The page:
VIDEO ABOUT CHEESE RENNET

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RENNET
















RENNET

Cheese Rennet is a preparation of the lining membrane of the true stomach of the calf, or a goat or sheep &c. which yields an enzyme capable of causing the coagulation of casein, and is used in the manufacture of some cheese.

Traditional rennet was made by washing the stomach of a young ruminant after it has been slaughtered, and then salting it. The salted stomach is kept in dried form, with cooks snipping off small pieces and soaking them in water when they have a need for rennet. Some cheesemakers continue to make and use rennet in this way; the vast majority use commercially processed rennet, which is made by creating a slurry and then subjecting it to a compound which will cause the enzymes to precipitate out.

The main enzyme in rennet is rennin, although there are a few other enzymes as well, and the precise content depends on the animal the rennet comes from; sheep rennet, for example, is different from cow rennet. When added to milk, the enzyme causes the milk to coagulate, essentially starting the digestion process. Once curds have formed, cheesemakers can cut the curds, drain them, and pack them into molds to make cheese.
Cheese Rennet...
cheese-rennet-herb.

CHEESE RENNET

CHEESE RENNET

There are two definitions found on Cheese Rennet :
cheese rennet - Collaborative International Dictionary of English v.0.48 :

Rennet \Ren"net\, n. [AS. rinnan, rennan, to run, cf. gerinnan to curdle, coagulate.
1. The inner, or mucous, membrane of the fourth stomach of the calf, or other young ruminant.

2. an infusion or preparation of the calf stomach lining, used for coagulating milk. The active principle in this coagulating action is the enzyme rennin. [Written also runnet.]

Rennet ferment (Physiol. Chem.), the enzyme rennin, present in rennet and in variable quantity in the gastric juice of most animals, which has the power of curdling milk. The enzyme presumably acts by changing the casein of milk from a soluble to an insoluble form.

Rennet stomach (Anat.), the fourth stomach, or abomasum, of ruminants.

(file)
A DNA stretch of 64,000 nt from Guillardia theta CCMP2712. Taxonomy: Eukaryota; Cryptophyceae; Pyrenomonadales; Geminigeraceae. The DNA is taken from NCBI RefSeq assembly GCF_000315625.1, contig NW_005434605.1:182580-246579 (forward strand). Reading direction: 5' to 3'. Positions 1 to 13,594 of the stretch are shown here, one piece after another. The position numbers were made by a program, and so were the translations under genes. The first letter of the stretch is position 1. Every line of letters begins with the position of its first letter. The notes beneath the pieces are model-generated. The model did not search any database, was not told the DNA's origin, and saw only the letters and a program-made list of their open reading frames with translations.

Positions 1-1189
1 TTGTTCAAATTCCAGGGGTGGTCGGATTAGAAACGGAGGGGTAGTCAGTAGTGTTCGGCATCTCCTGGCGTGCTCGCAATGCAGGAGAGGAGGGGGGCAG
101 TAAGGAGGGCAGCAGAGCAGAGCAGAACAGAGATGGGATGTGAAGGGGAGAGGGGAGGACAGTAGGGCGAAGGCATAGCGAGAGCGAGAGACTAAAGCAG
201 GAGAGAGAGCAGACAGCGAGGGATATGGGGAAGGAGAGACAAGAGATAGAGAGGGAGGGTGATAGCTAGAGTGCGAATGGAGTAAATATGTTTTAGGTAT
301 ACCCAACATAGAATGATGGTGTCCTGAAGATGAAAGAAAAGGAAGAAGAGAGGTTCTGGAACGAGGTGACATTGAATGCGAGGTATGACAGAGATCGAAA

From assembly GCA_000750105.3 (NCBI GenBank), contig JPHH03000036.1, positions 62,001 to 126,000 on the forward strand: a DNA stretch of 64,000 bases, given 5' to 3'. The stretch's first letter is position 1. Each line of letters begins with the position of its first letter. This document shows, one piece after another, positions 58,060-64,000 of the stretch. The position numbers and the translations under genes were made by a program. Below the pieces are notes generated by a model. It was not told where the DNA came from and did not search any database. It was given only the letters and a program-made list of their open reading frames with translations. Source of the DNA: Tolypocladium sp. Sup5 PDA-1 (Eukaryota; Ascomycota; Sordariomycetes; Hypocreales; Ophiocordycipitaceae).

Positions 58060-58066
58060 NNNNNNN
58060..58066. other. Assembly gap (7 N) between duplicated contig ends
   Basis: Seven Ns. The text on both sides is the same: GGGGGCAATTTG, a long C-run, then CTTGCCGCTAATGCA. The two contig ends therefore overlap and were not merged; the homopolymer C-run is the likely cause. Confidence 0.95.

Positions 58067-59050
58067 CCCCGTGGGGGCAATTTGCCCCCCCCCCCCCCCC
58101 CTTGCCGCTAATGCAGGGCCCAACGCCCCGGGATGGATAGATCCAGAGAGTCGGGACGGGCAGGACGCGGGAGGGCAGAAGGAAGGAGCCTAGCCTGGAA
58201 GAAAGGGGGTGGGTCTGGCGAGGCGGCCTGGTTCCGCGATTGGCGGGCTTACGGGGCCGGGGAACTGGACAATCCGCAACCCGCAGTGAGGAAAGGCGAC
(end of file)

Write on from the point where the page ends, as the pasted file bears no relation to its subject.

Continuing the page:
Cheese
1. The curd of milk, coagulated usually with rennet, separated from the whey, and pressed into a solid mass in a hoop or mold.
2. A mass of pomace, or ground apples, pressed together in the form of a cheese.
3. The flat, circular, mucilaginous fruit of the dwarf mallow
4. A low courtesy; -- so called on account of the cheese form assumed by a woman's dress when she stoops after extending the skirts by a rapid gyration. --De Quincey. --Thackeray.
Cheese Rennet

Have some calf stomach with your cheese rennet

Have some calf stomach with your Cheese Rennet

Vegetarian cheese is cheese that is not curdled with rennet, an enzyme that occurs naturally in animal stomachs. Most vegetarian cheeses are curdled with either plants, fungi, or bacteria.

Vegetarians who do not consume cheese with rennet generally choose not to because it involves slaughtering animals to extract the enzymes.

Vegetarian cheese is hard to distinguish from cheese made with rennet. This lack of distinguisability often forces vegetarians who are ethically-opposed to harming animals to consume cheeses that contain rennet.

Even though more cheeses are being made with vegetable rennet, it is usually impossible to spot the difference, unless the package is clearly labeled "vegetarian cheese." Recently, some grocery stores have started doing this to aid vegetarian shoppers, who would not otherwise be able to distinguish the difference between the vegetable and animal rennet cheeses.

In addition to eating cheeses made with vegetable rennet, there are more alternatives to eating regular cheese.

Vegans, for instance, do not consume cheese at all because it is an animal byproduct and subsequently requires animals to be caged and suffer. Many vegans, however, do consume cheese substitutes.

Chreese is one of these substitutes. Chreese is an all natural, non-soy, cheese replacement that requires substantially less natural resources and energy to create than cheese with rennet.

And chreese is just one substitute. There are a number of other all natural alternatives you can find at local organic and health food stores.

If you are a vegetarian and you don't support animal suffering on your behalf in any capacity, you may also want to consider adjusting your dietary habits if you consume cheese made with animal rennet.

Cheese Rennet